God’s Simplicity

Kevin DeYoung the Belgic Confession (1561), begins with the declaration “that there is a single and simple spiritual being, whom we call God” (Article 1). This may seem a strange way to open a confession. There is only one single being called God; that makes sense. But God is simple—what’s that all about?

The simplicity of God is an important truth few Christians think about any more. By “simple” we do not mean God is slow or dim-witted. Nor do we mean that God is easy to understand. Simple, as a divine attribute, is the opposite of compound. The simplicity of God means God is not made up of his attributes. He does not consist of goodness, mercy, justice, and power. He is goodness, mercy, justice, and power. Every attribute of God is identical with his essence.

Consequently, we ought not suggest, for example, that the love of God is the true nature of God while omnipotence (or holiness of sovereignty or whatever) is only an attribute of God. This is a common error, and one which the doctrine of simplicity would have us avoid. We often hear people say, “God may have justice or wrath, but he is love.” The implication is that love is more central to the nature of God, more true to his real identity than other less essential attributes. But this is to imagine God as a composite being instead of a simple.

It is perfectly appropriate to highlight the love of God when Scripture makes it such a central theme. But the declaration “God is love” (1 John 4:8) does not carry more metaphysical weight than “God is light” (1 John 1:5 ), “God is spirit” (John 4:24 ), “God is a consuming fire” (Heb. 12:29 ), or, for that matter, Scriptural statements about God’s goodness, kindness, or omniscience. “If God is composed of parts,” Bavinck explains, “like a body, or composed of genus (class) and differentiae (attributes of different species belonging to the same genus), substance and accidents, matter and form, potentiality and actuality, essence and existence, then his perfection, oneness, independence, and immutability cannot be maintained (Reformed Dogmatics 2:176).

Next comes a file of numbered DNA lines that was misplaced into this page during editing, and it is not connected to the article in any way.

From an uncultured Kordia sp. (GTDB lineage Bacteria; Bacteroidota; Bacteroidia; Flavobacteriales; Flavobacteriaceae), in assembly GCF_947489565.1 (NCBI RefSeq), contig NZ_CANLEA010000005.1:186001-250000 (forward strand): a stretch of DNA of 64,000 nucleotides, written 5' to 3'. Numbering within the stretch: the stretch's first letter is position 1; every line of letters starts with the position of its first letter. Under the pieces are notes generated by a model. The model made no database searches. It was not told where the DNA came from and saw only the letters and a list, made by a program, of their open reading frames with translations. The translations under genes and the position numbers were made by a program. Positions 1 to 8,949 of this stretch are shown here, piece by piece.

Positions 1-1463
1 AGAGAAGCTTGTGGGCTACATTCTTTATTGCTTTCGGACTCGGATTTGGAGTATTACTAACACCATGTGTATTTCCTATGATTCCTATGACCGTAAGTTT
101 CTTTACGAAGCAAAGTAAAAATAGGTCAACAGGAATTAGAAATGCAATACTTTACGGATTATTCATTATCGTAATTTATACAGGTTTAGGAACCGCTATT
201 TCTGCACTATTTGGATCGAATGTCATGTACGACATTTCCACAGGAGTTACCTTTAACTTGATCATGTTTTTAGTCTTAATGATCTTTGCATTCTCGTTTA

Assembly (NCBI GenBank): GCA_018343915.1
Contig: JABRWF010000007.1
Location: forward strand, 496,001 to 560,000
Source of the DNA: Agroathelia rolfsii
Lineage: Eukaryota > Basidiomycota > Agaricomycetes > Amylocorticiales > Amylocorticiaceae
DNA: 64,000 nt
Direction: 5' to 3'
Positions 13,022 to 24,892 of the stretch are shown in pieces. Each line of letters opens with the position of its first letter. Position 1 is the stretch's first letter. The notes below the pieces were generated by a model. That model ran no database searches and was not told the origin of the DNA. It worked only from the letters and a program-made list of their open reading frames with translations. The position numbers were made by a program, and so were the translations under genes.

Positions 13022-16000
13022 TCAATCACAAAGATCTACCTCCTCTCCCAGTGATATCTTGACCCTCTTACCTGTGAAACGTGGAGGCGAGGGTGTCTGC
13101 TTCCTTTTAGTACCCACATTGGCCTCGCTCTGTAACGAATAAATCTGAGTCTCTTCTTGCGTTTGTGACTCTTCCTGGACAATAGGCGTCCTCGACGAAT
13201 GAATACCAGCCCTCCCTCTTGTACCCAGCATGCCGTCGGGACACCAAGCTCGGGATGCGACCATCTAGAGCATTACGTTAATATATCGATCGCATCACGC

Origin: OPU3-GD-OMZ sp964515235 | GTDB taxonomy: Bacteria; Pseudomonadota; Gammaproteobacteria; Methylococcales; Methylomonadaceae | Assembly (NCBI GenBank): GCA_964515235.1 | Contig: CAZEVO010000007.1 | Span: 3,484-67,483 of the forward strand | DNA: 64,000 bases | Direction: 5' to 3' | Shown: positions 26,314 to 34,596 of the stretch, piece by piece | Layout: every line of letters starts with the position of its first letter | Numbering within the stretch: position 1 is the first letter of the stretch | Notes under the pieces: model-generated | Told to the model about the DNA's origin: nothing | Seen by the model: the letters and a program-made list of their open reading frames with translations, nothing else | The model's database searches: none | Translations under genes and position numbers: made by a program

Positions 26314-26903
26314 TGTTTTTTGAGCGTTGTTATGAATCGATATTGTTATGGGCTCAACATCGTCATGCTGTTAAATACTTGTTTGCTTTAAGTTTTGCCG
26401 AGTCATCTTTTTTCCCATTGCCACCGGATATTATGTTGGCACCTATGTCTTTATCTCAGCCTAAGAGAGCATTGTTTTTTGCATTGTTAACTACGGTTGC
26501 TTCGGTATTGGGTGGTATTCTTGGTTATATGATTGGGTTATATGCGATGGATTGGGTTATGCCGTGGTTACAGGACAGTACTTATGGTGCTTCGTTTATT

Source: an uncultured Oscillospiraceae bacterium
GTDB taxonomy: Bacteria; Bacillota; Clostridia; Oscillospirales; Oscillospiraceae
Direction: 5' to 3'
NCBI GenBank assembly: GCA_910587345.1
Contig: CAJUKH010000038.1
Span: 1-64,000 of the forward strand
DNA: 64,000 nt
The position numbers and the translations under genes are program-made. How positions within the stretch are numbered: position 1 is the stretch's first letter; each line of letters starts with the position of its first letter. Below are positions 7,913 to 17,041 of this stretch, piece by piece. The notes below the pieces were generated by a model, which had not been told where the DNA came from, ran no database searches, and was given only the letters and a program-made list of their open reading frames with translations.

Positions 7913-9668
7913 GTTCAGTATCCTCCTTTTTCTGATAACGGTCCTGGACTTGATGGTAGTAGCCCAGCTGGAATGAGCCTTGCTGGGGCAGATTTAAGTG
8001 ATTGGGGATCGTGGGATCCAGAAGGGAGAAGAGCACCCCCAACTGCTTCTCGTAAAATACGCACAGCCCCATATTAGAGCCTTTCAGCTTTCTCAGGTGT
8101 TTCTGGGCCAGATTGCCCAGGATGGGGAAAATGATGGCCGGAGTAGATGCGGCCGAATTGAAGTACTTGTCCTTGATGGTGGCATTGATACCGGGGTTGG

In other words, the simplicity of God not only prevents us from ranking certain attributes higher than others, it allows God to have “a distinct and infinite life of his own within himself” (177). He is not an abstract Absolute Idea who happens to have love, wisdom, and holiness, as if we first conceive of a being called God and then relate qualities to him. Rather, God in his very essence—within himself and by himself—is love, wisdom, and holiness. God is whatever he has. He is not the composite of his attributes, some in greater and some in lesser amounts. God is a simple being without parts or pieces. His attributes do not stick to him; he is what they are.

Among whom are Hymenaeus and Alexander

Pastor John, some people look at the verses in 1 Timothy 1:18-20 and say that if Hymenaeus and Alexander once had faith, but now have shipwrecked it, we must conclude that one can lose true faith in Christ.

How would you respond to this claim? Is there more that can be said about these two men, besides, “Since other Scriptures teach perseverance, then we must assume that the faith of Hymenaeus and Alexander must have been a mere profession”?

I think the last sentence in your question does indeed go a long way towards answering your own question, though I believe much more could and should be said.

The 1 Timothy 1:18-20 passage reads: